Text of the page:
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30/05/2017
Home > Travelogues > 2010-2017 Travelogues Index > Mid West > Indian Ocean Drive
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We commence a springtime tour of the Mid West and Wheatbelt heading northwards along the Indian Ocean Drive.

Our tour will take us from Perth to Dongara via the Indian Ocean Drive.  We will visit the historic Greenough Flats, the  Chapman Valley, Northampton to Ajana, Kalbarri National Park, Port Gregory and Horrocks Beach.  We look at  Geraldton only briefly.  Our return journey starts as we head South through Kojarena to visit Ellendale Pool and Coalseam Conservation Park, and continue through the Wheatbelt.   

The Mid West is well known for displays of wildflowers in spring, and we saw them in colourful abundance. 

From the south west, we headed north to take the Indian Ocean Drive, a route which was completed in 2010 as a sealed road from Perth to Dongara hugging the coastline with areas of ocean views or glimpses.  We had been on parts of this route much earlier, when much of it was little more than sand tracks behind the dunes with four wheel drive access tracks to fishing and holiday shacks by the beach beyond the dunes.  

 

There are no 24 hour rest areas along the Indian Ocean Drive.  The Moore River rest area is not an authorised overnight stop, but it is well used as such and this is condoned.  Signs specify no campfires.  There are picnic tables, bins and a dump point. Being by a bridge on a busy highway, with room for only around half a dozen rigs at most, it did not appeal to us as a place to spend the night. 

Passing Lancelin we were in sandplain country ablaze with colourful wildflowers.  See our Wildflower pages for more photos and names of many of these flowers.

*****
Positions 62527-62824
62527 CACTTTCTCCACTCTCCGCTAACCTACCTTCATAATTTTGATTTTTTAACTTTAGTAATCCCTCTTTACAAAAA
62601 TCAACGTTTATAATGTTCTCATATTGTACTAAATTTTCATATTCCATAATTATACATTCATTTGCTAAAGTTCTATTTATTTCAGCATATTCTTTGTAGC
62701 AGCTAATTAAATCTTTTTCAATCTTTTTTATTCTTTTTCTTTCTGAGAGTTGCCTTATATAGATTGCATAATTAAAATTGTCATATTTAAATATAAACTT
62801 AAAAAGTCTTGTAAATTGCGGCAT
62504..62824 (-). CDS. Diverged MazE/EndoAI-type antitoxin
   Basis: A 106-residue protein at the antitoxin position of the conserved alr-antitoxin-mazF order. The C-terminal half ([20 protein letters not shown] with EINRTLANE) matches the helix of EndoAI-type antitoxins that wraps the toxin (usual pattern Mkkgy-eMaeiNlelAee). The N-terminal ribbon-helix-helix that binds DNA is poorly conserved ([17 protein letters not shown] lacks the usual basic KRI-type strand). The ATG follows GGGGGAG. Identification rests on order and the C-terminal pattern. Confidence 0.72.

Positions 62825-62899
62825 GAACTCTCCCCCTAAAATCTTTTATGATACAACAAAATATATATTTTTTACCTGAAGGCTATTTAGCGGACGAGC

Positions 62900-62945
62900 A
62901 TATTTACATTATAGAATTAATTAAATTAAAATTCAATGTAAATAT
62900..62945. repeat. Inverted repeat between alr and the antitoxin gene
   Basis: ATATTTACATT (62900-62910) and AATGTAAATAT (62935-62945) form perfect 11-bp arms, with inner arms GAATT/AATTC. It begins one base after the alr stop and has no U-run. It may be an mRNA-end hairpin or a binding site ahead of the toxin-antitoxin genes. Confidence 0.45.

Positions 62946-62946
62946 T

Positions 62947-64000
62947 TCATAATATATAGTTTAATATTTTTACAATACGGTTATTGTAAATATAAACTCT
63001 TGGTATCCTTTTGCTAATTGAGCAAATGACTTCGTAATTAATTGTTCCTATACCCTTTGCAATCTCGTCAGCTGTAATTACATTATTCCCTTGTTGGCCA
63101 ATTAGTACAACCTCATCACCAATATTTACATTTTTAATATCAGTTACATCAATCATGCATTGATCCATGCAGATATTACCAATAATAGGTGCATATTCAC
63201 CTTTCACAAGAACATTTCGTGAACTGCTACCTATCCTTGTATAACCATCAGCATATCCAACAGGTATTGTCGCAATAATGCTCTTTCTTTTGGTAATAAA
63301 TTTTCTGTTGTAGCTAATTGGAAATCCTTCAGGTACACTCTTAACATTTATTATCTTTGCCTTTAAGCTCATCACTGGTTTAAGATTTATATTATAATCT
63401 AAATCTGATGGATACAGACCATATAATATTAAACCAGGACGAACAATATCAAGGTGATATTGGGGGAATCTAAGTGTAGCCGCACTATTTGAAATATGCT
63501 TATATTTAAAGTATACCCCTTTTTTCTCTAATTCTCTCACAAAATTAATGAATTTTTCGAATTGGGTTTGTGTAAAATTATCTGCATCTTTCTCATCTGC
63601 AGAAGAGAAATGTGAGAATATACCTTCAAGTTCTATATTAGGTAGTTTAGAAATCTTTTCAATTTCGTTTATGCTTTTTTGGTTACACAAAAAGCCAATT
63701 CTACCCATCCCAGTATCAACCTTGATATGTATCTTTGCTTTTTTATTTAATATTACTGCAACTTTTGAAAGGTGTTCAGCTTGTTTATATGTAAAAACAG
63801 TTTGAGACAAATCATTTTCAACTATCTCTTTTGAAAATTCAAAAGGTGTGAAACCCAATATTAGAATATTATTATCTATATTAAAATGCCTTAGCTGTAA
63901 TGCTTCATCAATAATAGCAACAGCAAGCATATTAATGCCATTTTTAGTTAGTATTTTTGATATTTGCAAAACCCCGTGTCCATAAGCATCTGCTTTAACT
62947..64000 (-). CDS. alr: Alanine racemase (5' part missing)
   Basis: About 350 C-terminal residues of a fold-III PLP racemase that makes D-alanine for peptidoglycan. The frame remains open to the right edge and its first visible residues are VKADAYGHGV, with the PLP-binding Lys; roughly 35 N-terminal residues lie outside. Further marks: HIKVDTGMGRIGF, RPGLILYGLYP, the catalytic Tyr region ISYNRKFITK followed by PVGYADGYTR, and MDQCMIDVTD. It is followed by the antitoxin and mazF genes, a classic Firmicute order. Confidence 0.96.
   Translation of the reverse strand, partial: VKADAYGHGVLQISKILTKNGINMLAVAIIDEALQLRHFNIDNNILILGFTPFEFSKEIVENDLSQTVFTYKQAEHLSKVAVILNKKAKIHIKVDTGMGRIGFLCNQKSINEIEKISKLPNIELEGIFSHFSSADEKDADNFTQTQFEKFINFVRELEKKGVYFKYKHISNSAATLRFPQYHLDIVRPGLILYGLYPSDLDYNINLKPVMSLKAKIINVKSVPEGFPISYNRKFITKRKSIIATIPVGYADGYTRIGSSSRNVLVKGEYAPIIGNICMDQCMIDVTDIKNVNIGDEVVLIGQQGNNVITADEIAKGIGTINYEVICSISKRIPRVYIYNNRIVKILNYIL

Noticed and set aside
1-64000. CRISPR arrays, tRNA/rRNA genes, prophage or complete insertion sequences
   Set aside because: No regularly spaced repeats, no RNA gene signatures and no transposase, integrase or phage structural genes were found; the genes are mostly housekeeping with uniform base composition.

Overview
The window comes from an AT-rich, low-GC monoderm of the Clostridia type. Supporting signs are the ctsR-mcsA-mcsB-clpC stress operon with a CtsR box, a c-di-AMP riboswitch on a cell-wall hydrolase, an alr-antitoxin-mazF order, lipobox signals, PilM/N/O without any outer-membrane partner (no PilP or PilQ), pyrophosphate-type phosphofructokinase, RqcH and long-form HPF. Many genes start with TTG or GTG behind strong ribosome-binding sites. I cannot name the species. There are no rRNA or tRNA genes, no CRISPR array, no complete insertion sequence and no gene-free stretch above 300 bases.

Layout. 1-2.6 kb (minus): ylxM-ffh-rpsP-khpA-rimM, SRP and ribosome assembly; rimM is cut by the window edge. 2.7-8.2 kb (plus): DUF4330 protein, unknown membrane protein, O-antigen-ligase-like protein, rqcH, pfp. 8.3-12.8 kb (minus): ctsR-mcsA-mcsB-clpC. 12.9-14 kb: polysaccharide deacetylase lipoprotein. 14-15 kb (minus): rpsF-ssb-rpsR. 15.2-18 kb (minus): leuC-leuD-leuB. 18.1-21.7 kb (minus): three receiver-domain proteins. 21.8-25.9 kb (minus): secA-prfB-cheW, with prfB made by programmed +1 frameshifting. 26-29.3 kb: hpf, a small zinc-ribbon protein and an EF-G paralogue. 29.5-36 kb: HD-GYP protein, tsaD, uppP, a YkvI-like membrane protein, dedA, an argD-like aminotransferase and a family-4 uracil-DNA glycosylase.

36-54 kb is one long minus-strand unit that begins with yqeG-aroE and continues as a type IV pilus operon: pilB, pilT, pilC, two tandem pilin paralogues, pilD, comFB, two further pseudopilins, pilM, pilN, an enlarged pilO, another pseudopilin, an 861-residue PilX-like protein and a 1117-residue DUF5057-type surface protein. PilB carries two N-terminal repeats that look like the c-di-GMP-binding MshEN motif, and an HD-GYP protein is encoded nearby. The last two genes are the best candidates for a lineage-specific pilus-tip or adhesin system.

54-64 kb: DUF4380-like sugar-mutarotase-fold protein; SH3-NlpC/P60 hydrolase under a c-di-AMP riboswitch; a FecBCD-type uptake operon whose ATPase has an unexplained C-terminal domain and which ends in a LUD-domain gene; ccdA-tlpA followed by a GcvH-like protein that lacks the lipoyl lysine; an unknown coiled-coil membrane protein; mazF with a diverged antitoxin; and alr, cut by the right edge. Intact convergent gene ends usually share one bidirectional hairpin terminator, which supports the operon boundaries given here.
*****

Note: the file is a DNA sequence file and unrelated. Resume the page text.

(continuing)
At the Nilgen Lookout there are walk trails with some of the wildflowers identified. 

 

Below is a view across blackboys and low scrub to the ocean in the background, with kangaroo paws flowering amongst a range of colourful shrubs in flower in the second photo.

 

To the right are Parrot Bush and Coastal White Spider Orchid.

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Revisiting The Pinnacles in the Nambung National Park after many years, we found there is now a large Desert Discovery Interpretive centre, car parks and a wheelchair accessible walkway to view these unusual structures in the sand.  From there you can walk into and around these spikes of sandstone with a loop walk of 1.2 kilometres.  There is also a four kilometre loop drive through the pinnacles.  These shapes remain upstanding in a depression of rich yellow coloured sand, whereas the surrounding country is white sand.   

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The pinnacles were born inside sand dunes, when acidic rainwater leached down, cementing the lime-rich sand and binding it into clumps of tamala limestone. Vegetation on top of the dunes helped things along, by holding them together and by creating an acidic layer of decomposing plant debris. Bushfires most likely burnt away the vegetation on top of the dunes, allowing the sand to be slowly blown away, leaving the limestone pillars behind.

From Australian Geographic

Coastal towns heading north from here are Cervantes, Jurien, Green Head and Leeman. 

 

The Indian Ocean Drive joins the Brand Highway south of Dongara.   We took a loop drive through Dongara and its port of Port Denison on the mouth of the Irwin River.  The two are in effect now one town and a popular place for retirement and holidays, as well as being an important part of the rock lobster fishing industry. 

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Sandstone pillars remain in the eroded sands in the Nambung National Park near Cervantes, Western Australia.  Stones mark the loop drive.
The soft sandstone is eroding within the pillars of the Pinnacles Desert
Indian Ocean Drive
The Pinnacles
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